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Employees are often subjected to drug tests, especially during the hiring process, to detect the presence of illegal drugs. But what happens if your prescription drugs cause a red flag to pop up on your test? Can you, should you, be fired for it? Plaintiffs who filed suits against the company Dura Automotive Systems say that is what happened to them.
Sue Bates is suing Dura Automotive after she was fired when a drug test revealed hydrocodone, according to the The New York Times. The painkiller, taken for back pain, was prescribed for Bates by her doctor. Bates says her firing was based on discrimination and invasion of privacy.
The Times reports that data is scarce, but a study by Quest Diagnostics, a company which administers workplace drug tests, shows the rate of employees testing positive for prescription opiates (like hydrocodone) rose by more than 40 percent from 2005 to 2009, The New York Times reports. The rate of positive tests rose by 18 percent last year alone.
In an effort to enforce a drug-free workplace, many employers are using drug testing that will detect legal drugs, as well as illegal substances. At Dura Automotive, for instance, tests identified drugs (including prescription drugs) as unsafe for the workplace if the the drug label included a warning against driving or operating machinery. This would obviously cover a wide range of legally prescribed and even over-the-counter drugs.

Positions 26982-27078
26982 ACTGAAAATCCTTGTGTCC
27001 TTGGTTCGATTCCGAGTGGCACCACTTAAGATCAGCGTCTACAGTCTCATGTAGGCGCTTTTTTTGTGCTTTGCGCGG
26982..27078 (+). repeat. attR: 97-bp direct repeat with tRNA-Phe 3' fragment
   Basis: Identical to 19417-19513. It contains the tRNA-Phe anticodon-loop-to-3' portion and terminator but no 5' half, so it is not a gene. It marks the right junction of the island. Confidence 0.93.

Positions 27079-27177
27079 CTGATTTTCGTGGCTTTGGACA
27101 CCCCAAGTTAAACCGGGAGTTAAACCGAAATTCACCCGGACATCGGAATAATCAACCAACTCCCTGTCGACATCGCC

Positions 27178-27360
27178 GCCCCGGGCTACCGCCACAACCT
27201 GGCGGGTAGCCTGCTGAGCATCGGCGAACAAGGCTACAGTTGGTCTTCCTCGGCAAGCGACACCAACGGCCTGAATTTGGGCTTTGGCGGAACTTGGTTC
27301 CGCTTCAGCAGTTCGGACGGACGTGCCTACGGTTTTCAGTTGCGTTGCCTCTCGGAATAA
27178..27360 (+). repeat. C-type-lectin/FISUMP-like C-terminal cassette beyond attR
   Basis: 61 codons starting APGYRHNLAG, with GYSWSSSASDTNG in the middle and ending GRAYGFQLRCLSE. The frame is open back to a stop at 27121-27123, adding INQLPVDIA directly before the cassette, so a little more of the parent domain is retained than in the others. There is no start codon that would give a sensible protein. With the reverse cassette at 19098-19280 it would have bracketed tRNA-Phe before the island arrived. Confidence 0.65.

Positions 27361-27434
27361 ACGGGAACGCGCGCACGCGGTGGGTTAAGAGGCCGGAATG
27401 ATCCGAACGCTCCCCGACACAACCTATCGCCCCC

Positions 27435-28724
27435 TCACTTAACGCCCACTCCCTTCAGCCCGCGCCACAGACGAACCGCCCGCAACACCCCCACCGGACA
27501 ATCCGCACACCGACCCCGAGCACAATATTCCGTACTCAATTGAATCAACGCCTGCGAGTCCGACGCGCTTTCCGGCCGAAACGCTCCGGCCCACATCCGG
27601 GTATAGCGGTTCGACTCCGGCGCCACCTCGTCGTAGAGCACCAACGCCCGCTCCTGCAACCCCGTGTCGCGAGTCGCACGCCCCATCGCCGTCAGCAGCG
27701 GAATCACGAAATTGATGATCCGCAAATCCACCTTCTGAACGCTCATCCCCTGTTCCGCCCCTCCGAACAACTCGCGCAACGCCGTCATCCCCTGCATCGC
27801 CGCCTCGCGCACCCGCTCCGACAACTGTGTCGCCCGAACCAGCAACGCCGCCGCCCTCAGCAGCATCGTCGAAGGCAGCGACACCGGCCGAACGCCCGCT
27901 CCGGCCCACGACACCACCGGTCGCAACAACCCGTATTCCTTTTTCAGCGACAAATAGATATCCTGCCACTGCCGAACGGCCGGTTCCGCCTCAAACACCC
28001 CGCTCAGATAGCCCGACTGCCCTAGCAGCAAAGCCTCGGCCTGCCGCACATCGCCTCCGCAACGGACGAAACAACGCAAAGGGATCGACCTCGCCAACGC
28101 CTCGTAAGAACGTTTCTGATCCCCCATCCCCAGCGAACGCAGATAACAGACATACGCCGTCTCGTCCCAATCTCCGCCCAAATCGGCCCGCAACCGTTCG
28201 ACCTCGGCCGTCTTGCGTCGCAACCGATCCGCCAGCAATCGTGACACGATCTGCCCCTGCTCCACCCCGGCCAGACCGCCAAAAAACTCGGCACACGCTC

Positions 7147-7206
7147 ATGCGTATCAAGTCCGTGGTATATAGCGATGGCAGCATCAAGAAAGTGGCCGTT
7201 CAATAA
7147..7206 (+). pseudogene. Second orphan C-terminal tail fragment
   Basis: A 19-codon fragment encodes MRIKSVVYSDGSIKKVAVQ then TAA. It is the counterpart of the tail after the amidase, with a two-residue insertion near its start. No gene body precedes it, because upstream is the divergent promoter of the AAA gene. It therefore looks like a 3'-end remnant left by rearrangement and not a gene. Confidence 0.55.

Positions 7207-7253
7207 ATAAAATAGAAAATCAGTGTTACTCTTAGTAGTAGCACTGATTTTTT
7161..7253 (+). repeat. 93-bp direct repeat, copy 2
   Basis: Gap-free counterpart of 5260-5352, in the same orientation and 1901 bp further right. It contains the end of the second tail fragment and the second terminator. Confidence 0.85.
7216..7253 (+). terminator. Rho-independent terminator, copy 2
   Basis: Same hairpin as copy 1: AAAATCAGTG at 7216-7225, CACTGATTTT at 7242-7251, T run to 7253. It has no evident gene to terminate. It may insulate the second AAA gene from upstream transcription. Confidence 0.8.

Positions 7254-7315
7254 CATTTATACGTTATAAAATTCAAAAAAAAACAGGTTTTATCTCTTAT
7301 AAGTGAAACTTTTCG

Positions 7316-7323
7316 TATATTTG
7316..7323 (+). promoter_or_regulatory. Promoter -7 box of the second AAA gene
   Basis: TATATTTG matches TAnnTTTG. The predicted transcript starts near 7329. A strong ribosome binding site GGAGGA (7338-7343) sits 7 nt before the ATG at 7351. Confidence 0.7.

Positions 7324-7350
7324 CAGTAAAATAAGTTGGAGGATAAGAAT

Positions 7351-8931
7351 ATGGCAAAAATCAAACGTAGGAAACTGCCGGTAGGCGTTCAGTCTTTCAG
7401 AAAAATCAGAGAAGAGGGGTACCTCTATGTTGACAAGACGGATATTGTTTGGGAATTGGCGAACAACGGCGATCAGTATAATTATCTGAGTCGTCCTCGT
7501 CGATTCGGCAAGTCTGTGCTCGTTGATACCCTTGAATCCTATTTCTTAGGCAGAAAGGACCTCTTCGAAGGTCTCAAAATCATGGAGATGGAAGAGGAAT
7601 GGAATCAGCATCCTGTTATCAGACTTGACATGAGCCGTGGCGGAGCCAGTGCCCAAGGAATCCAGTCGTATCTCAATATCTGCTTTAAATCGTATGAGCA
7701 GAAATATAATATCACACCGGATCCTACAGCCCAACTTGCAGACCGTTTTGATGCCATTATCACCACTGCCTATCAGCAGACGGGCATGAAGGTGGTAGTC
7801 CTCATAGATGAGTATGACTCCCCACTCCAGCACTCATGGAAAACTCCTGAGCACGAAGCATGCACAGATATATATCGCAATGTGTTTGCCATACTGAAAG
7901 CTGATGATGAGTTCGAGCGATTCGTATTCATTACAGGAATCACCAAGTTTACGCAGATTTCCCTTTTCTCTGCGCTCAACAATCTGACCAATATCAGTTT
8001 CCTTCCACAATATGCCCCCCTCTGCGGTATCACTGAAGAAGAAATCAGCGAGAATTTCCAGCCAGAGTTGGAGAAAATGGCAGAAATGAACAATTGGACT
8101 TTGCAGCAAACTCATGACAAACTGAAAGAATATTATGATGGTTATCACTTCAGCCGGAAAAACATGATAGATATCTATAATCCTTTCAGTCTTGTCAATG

While this type of policy may make sense for transportation or factory workers, companies can still run into problems with the Americans with Disabilities Act. The Times reports that the ADA prohibits asking employees about prescription drugs unless they are seen acting in a way that compromises workplace safety or suggests they cannot perform their job for medical reasons.
State laws on employee drug testing vary from state to state. Several jurisdictions prohibit or strongly limit random drug testing. Others states give employers broad discretion and sometimes even give incentives like discounts on workers compensation premiums for employers who drug test their employees.
It seems that employers should focus less on the use of prescription drugs, than on the abuse of prescription drugs. Testing and/or discipline for cause is often a better route than a broader policy that can run afoul of the ADA or privacy laws, like the one at Dura Automotive. Employees should look for and adhere to a clear, consistent drug use and testing policy by employers. As the new testing rules for prescription drugs evolve, let's hope for a balancing act of safety with privacy, for both employers and employees.